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General Data Protection Regulations - GDPR policy

Reviewed 30 January 2019

A model general data protection regulations - gdpr policy to assist you in managing this event with a best practice method.

General Data Protection Regulations - GDPR

Introduction

The EU General Data Protection Regulation (“GDPR”) comes into force across the European Union on 25th May 2018 and brings with it the most significant changes to data protection law in two decades. Based on privacy by design and taking a risk-based approach, the GDPR has been designed to meet the requirements of the digital age.

The 21st Century brings with it broader use of technology, new definitions of what constitutes personal data, and a vast increase in cross-border processing. The new Regulation aims to standardise data protection laws and processing across the EU; affording individuals stronger, more consistent rights to access and control their personal information.

Our Commitment

[Insert Organisation Name] (‘we’ or ‘us’ or ‘our’) are committed to ensuring the security and protection of the personal information that we process, and to provide a compliant and consistent approach to data protection. We have always had a robust and effective data protection program in place which complies with existing law and abides by the data protection principles. However, we recognise our obligations in updating and expanding this program to meet the demands of the GDPR and the [UK’s Data Protection Bill/insert relevant country DP law].

[Insert Organisation Name] are dedicated to safeguarding the personal information under our remit and in developing a data protection regime that is effective, fit for purpose and demonstrates an understanding of, and appreciation for the new Regulation. Our preparation and objectives for GDPR compliance have been summarised in this statement and include the development and implementation of new data protection roles, policies, procedures, controls and measures to ensure maximum and ongoing compliance.

How We are Preparing for the GDPR

[This is where you should provide an overview of what measures you are taking to become and remain GDPR compliant. This will differ slightly from business to business, however we have given some examples below. You can customise/reduce the below to suit your needs.]

[Insert Organisation Name] already have a consistent level of data protection and security across our organisation, however it is our aim to be fully compliant with the GDPR by [insert date/25th May 2018]. Our preparation includes: -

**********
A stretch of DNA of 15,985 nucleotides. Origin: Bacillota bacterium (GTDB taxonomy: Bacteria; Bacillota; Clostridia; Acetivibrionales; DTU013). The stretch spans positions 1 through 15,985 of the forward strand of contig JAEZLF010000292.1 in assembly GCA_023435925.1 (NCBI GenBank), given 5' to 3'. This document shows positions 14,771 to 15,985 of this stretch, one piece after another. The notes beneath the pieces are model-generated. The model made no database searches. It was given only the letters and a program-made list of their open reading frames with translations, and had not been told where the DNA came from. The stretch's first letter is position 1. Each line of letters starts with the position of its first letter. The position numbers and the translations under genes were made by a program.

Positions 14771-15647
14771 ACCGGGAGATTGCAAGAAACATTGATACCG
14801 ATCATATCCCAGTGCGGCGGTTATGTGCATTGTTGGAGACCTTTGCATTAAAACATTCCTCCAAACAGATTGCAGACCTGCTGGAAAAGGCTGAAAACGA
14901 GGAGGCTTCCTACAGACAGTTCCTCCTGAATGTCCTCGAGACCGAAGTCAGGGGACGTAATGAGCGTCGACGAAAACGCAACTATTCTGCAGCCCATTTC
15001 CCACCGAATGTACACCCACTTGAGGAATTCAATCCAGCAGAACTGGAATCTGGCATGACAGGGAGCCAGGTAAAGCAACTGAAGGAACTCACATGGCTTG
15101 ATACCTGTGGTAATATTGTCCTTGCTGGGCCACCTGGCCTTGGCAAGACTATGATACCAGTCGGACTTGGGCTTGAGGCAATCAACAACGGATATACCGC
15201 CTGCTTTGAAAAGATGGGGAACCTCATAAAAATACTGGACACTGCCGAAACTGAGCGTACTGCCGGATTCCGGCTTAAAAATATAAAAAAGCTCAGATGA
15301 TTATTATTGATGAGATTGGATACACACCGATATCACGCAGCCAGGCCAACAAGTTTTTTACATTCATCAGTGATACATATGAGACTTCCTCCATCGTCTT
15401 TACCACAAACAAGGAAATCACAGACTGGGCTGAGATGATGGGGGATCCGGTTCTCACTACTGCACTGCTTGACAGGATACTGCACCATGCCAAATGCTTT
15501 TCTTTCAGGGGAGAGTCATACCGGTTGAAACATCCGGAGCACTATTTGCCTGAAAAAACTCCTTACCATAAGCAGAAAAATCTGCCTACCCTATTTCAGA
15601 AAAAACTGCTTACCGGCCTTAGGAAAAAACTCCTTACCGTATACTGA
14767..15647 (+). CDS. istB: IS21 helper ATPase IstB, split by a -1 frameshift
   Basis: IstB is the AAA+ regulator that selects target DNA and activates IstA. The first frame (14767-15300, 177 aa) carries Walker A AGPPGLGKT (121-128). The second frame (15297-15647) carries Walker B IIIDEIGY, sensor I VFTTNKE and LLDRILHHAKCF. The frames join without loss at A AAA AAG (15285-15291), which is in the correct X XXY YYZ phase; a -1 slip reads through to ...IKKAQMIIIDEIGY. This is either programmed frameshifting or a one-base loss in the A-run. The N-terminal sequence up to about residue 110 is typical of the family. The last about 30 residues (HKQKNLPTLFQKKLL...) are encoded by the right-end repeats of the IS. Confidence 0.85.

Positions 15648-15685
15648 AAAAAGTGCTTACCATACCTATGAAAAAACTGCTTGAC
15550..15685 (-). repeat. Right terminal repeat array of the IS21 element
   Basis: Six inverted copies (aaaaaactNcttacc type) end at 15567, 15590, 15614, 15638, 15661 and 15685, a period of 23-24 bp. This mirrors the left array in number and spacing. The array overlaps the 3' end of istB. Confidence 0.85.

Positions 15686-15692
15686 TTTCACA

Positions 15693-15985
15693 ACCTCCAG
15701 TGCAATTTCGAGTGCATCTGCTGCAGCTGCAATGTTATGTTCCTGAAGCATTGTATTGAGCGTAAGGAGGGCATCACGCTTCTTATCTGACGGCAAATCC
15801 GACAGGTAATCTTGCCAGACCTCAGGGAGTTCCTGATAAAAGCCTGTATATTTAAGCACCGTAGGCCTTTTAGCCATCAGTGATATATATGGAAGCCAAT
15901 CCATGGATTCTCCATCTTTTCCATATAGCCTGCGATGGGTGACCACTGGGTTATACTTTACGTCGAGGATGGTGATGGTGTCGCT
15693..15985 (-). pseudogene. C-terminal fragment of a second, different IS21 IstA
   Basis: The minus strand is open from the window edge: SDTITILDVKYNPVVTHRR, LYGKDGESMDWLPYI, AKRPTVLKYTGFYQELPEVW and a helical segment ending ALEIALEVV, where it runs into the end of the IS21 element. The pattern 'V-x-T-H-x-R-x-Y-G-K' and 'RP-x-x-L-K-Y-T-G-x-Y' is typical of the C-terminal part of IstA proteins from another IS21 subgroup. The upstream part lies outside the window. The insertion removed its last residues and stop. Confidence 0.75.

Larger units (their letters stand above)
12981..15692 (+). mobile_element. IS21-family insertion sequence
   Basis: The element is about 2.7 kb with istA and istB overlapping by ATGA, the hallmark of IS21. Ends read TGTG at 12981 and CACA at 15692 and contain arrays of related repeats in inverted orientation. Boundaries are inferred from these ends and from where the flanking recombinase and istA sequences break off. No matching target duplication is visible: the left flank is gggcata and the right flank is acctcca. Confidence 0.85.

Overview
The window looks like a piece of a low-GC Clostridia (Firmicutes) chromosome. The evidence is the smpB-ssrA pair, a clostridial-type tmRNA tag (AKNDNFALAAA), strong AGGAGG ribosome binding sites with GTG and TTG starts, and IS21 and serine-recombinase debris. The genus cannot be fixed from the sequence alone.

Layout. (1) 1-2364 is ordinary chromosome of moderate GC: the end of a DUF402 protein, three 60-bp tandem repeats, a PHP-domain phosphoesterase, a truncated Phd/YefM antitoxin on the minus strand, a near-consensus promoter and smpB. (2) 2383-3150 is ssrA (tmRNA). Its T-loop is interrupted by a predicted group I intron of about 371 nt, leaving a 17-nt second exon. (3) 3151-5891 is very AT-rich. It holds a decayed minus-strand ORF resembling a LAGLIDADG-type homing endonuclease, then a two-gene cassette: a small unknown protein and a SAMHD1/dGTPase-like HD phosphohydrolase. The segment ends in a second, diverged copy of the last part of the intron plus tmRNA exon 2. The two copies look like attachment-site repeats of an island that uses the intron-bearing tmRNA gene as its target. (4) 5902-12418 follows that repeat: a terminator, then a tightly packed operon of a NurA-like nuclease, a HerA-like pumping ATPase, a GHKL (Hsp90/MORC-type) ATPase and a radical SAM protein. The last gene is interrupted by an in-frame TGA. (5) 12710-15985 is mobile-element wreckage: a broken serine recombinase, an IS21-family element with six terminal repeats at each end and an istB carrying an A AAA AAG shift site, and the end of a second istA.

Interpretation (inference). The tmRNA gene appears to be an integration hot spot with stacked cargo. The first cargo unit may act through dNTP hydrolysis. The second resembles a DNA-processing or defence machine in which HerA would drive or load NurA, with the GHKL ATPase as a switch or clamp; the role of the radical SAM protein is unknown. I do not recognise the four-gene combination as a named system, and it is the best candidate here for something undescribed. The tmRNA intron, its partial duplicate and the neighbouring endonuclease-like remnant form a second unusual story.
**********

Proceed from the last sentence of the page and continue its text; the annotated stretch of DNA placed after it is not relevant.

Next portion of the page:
• Information Audit - carrying out a company-wide information audit to identify and assess what personal information we hold, where it comes from, how and why it is processed and if and to whom it is disclosed.
  • Policies & Procedures - [revising/implementing new] data protection policies and procedures to meet the requirements and standards of the GDPR and any relevant data protection laws, including: -
    • Data Protection – our main policy and procedure document for data protection has been overhauled to meet the standards and requirements of the GDPR. Accountability and governance measures are in place to ensure that we understand and adequately disseminate and evidence our obligations and responsibilities; with a dedicated focus on privacy by design and the rights of individuals.
    • Data Retention & Erasure – we have updated our retention policy and schedule to ensure that we meet the ‘data minimisation’ and ‘storage limitation’ principles and that personal information is stored, archived and destroyed compliantly and ethically. We have dedicated erasure procedures in place to meet the new ‘Right to Erasure’ obligation and are aware of when this and other data subject’s rights apply; along with any exemptions, response timeframes and notification responsibilities.
    • Data Breaches – our breach procedures ensure that we have safeguards and measures in place to identify, assess, investigate and report any personal data breach at the earliest possible time. Our procedures are robust and have been disseminated to all employees, making them aware of the reporting lines and steps to follow.
    • International Data Transfers & Third-Party Disclosures – where [insert organisation name] stores or transfers personal information outside the EU, we have robust procedures and safeguarding measures in place to secure, encrypt and maintain the integrity of the data. Our procedures include a continual review of the countries with sufficient adequacy decisions, as well as provisions for binding corporate rules; standard data protection clauses or approved

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